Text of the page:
John Hamilton Part 2
30 Years Ago in Free Venice Beachhead
30 Years Ago in Call
Someplace Paradise and/or Ghost Town
Free Venice Beachhead Archives
Beachhead Archives 1982
Beachhead Archives 1983
Venice in Books A-C
Venice in Books D-K
Venice in Books L-P
Venice in Books Q-Z
Quotations about Venice
Venice in Magazines and other ephemeral
1981 Resistance Celebration
1981 Resistance Celebration
Birth of Venice:
1914-1916 Part 1
1914-1916 Part 4
1914-1916 Part 5
People of Venice (from Beachhead)
Windward Avenue Articles
Art in the Beachhead
from the Beachhead
Destiny's Consent by
Lions and Gondolas
Tales of the Blue Meanie
by Allan Cole
Another Chapter from
Tales of the Blue Meanie by Allan Cole
Venice Historical Society
1969 Police Riots
Jack the Liar
Epitaphs for a Survivor from Free Venice Beachhead
#124 April 1980
The Windward Avenue Sketches by John
An Evening in Celebration of the Late John Hamilton
By Hawk Eye
On Friday, March 7th, Frank and
Annie Bennetts Town House Bar on Windward Avenue was the scene of
what Elizabeth Freeman and John Hunt called an "Irish video wake"
in celebration of an old friend of theirs, John Hamilton.
A resident of the Avenue since 1960,
Hamilton - dubbed the unofficial village historian - passed away last
September. March 7 would have been his 62nd birthday.
About 100 people attended, a diverse
mixture of the local crowd, street people and regular patrons, along with
the Venice art set, the people from WET and Environmental Communications;
some well known faces also, like Irma Armour of Armours Liquor -
it seems John somehow touched them all.
The normally active pool table served
as a buffet, a riveting video tape of Hamilton made by John Hunt was shown,
as well as a big screen slide show featuring Hamilton and Windward Avenue
from pre-skate days. It was Elizabeth Freemans witty yet poignant
presentation that left people asking for more!
A bar with a basement ballroom that goes
back to the Thirties, the Town House is one business on Windward to have
survived the "new look," and besides sporting the original tile
spittoons, the foyer is decorated by bullet holes from a shoot-out that
took place years back - and documented by Hamilton in the video tapes.
Though somewhat eerie, the evening left
a warm afterglow, bringing such diverse elements together around this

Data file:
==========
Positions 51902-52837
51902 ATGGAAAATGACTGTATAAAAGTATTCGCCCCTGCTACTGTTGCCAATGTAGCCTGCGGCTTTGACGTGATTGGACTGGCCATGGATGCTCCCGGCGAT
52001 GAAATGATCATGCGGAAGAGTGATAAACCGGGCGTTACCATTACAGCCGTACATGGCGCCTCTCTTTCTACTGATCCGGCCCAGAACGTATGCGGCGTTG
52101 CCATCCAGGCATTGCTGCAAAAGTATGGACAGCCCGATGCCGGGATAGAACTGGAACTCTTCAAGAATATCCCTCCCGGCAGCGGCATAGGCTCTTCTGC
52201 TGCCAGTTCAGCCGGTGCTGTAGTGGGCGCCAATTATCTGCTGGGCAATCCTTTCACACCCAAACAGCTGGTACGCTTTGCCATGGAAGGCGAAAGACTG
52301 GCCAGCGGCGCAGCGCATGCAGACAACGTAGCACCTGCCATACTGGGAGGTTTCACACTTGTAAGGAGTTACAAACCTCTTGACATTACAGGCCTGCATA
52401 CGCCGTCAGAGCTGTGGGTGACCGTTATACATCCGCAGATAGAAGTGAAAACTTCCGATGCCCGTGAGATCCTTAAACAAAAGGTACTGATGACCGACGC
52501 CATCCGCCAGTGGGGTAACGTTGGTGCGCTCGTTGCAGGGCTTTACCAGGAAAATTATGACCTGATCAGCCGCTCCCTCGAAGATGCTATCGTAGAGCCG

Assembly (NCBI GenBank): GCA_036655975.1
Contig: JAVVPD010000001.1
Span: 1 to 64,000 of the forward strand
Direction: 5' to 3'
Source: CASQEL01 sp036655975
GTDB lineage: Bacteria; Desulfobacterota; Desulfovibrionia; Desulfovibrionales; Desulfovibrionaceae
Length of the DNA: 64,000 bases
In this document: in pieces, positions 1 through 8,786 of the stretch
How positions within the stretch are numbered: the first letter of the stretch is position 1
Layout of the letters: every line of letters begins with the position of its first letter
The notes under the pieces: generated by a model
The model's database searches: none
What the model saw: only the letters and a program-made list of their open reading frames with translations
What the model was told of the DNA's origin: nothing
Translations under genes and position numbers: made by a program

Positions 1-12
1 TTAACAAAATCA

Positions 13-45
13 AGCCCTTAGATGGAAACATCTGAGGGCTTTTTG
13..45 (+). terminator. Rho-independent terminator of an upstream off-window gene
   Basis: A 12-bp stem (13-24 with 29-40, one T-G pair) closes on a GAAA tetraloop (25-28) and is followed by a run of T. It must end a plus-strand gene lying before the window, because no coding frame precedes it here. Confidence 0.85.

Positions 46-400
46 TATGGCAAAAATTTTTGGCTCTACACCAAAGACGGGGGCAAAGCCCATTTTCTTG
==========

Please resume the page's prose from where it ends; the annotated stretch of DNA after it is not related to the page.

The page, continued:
man who at first glance was nothing but a wino - but to his friends, and
those who knew him, John Hamilton seemed somehow to bring the wretched
history of Venice into sharper and more human focus.
I remember one candid photo from the
slide show of Hamilton sleeping in his van in the alley behind Windward;
on the door is a handwritten placard, plainly visible, and certainly written
by John for all to see:
Better is ones
Than the Path of another
(Webslave's note: That
photo can also be seen on page 29 of Sweet William's book Venice of
America: The American Dream Come True.)
The Windward Avenue Sketches
by John Hunt
I first met John Hamilton in 1969, in
the old Marko Building at 73 Market Street. He slept on a small mat surrounded
by mountains of junk. John was a pack rat, worked odd jobs in the neighborhood,
and when half-way sober maintained the halls and two cold-water toilets
that served Mr. Markowitzs tenants. In return, John was given a
room to stay in but not only was the room piled high with scrap, but half
the roof was covered, and the rear stairway was an obstacle course of
discarded Venice refuse.
When John didnt feel like working
he would pull out an inoperative radio, or a stack of old and worn phonograph
records, or a box of books no one read any more, and his friend at the
pawn shop (46 Windward) would "loan" him a buck or two for wine.
I was making a film about Venice at the
time and Hamilton recognized n me the power to record what he had witnesses
as life on these streets from the time he arrived in 1960, til the
present. He yearned to tell his stories and when he did I knew this man
was the authentic historian of this "very peculiar place" -
as he called Venice-by-the-Sea.
After this I began working with portable
video tape hardware and we started planning some way to tell Johns
tales. It took four years to produce anything; after all, there never
has been much demand for TV programs concerned with the real, street life.
In 1975 I began working at the studios
of Environmental Communications at 62 Windward. John began rehearsing
his scenes. He wanted to tell the whole story of Venice, and indeed he
had it all in his head.
Unable to deal with his scope, I decided
to limit our study to Windward Avenue and only Windward. Not only
that, but I wanted John to relate the history in terms of the structures
- and the empty lots - in an architectural memoir. I figured in
that way we would be able to fill in the missing spaces on this avenue
which during the three years I worked there came to represent the end
of the Western World: lost souls, searching souls, the maniacs, fanatics,
and hustlers, the poets and revolutionaries